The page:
Local food truck Bella Sorella plans brick-and-mortar restaurant

Credit: Contributed

Credit: Contributed

The two sisters who founded Bella Sorella food truck and who have been serving up Neopolitan-style pizzas from their mobile wood-fired ovens since 2013 are planning to open a bricks-and-mortar restaurant.

The project is still early in its development stage, but if all goes well, the new restaurant could open in late summer or early fall of 2021 at 14 E. Main St. in Tipp City.

The founders are Elizabeth Corrado Weizman of Clayton, who started using her first brick oven more than a dozen years ago in her backyard; and her sister, Gail Corrado Okafor of Dayton, who previously spent 12 years in the Bay Area in California, where she trained to become a professional chef, before returning to the Dayton area.

The food truck founders are in the process of purchasing the building, known as the Benkins building, Weizman told this news outlet.

“We have not yet closed on the building. We don’t anticipate any problems, but we still have an inspection and closing process to go through,” Weizman said.

“We’ve been looking around for a brick-and-mortar for several years and knew this space was for us. It has everything we need: space, location, and especially, room for both of our trucks. It’s a dream location for what we want to do."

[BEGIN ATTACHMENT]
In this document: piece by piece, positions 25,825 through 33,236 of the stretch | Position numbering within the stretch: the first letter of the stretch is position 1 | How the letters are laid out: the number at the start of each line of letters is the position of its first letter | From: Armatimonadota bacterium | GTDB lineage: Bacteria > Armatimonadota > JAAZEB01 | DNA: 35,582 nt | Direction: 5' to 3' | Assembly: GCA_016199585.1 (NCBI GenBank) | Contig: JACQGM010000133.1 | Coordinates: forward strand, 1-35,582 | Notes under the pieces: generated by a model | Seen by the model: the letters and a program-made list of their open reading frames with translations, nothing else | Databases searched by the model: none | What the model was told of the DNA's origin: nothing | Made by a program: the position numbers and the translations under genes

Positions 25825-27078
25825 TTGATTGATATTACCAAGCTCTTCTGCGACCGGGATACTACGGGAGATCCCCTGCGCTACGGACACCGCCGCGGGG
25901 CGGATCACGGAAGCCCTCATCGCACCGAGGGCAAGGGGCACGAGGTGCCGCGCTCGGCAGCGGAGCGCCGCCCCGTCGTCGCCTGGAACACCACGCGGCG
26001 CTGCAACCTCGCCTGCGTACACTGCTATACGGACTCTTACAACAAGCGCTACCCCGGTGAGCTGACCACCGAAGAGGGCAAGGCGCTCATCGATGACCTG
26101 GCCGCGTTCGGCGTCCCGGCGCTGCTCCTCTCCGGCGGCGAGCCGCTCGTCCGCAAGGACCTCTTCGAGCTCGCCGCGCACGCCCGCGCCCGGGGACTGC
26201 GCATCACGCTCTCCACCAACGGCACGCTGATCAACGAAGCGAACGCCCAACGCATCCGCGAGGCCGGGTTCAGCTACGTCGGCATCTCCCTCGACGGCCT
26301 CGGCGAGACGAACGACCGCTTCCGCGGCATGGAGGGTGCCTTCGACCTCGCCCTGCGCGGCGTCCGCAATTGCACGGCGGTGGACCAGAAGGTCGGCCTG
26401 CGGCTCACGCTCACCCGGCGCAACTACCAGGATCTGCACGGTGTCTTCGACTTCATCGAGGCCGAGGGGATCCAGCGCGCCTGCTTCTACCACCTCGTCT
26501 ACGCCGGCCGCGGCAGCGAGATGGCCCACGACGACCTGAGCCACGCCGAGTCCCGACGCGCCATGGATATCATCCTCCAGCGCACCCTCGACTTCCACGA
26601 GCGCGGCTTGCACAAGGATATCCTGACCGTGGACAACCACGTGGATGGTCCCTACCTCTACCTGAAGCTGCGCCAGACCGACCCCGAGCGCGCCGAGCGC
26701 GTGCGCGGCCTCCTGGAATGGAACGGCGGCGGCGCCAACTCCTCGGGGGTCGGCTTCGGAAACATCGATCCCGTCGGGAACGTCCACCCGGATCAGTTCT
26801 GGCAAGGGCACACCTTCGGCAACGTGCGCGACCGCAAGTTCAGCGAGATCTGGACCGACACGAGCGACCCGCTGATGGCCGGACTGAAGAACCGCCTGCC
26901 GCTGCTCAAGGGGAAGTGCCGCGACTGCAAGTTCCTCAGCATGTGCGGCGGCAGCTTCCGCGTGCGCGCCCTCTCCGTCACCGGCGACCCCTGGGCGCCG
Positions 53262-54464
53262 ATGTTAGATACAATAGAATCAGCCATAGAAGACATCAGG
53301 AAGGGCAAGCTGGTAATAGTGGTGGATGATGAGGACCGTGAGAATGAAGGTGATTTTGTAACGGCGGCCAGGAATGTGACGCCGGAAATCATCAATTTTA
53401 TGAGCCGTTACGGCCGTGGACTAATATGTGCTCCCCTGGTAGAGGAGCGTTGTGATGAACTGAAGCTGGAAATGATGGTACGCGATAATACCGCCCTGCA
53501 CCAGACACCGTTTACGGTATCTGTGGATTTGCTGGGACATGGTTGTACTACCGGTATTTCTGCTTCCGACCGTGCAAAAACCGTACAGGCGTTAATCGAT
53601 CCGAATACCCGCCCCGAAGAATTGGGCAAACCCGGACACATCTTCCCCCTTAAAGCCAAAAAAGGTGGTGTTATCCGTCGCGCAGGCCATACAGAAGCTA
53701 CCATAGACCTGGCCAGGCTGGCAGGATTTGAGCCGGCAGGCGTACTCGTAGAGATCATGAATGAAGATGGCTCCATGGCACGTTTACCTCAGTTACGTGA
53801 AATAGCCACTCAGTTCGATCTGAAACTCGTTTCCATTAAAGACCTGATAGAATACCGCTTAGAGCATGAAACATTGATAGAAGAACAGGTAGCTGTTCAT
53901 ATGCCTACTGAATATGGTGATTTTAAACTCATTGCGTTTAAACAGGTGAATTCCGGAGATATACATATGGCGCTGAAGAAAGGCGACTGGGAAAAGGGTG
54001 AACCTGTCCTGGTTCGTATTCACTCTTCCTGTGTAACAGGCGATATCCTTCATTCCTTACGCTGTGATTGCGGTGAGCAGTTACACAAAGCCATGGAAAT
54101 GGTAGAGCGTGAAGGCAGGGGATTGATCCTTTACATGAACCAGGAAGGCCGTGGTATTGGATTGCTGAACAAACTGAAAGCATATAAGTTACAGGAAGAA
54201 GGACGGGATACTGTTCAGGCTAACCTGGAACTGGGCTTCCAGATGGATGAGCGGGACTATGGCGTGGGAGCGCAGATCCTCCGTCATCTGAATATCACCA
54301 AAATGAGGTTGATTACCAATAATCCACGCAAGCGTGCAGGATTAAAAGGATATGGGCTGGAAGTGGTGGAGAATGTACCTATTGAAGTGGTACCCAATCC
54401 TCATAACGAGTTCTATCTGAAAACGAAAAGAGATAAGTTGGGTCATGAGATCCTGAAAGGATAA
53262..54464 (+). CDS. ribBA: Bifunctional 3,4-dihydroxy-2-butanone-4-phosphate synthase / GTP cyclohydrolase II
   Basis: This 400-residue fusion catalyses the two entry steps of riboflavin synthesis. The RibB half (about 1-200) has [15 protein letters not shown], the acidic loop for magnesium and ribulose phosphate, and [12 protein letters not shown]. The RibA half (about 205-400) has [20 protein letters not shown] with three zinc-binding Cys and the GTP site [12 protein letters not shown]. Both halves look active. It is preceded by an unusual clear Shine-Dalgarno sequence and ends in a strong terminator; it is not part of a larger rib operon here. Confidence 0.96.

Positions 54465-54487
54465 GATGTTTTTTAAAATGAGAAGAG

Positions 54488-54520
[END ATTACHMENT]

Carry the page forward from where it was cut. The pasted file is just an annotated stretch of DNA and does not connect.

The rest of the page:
Weizman said she feels the communities north of Dayton are underserved in many aspects. Tipp City, she said, “likes their small business, supports them, and the other businesses there work together.”

The 11,000-square-foot building has a second floor, which the founders plan to use for catering, which Weizman said is “a huge part of our business. We will continue to run both trucks in addition to offering a family-friendly dining room in the downstairs space ... . We’re anticipating we can seat 140 to 160 downstairs with extra seating overflow upstairs if not being used for the private catering space, which can seat 100 to 150.”

A patio also is planned.

“Our menu will be our wood-fired pizzas, salads, some appetizers and desserts,” Weizman said. “We will continue to grow our family garden and farm so we can provide a majority of the herbs, vegetables, and pork for the menu. We have some special and unique things planned for both menu and the aesthetics. And we will offer local craft beer, domestic beer and wine.”

The coronavirus pandemic has pushed back the founders' projected timeline, and Weizman is being treated for a form of blood cancer, but Weizman said she and her sister are hoping to start build-out before the end of 2020 and to open in late summer or early fall 2021.

“This is our eighth year running the trucks, and we realized, if we want to grow Bella Sorella, the trucks can only handle so much capacity,” Weizman said. “So the natural step was a family brick-and-mortar.”

Bella Sorella already has a staff of 15 to 20, and plans call for adding “at least another 20 to 30” by the time it opens, Weizman said.

About the Author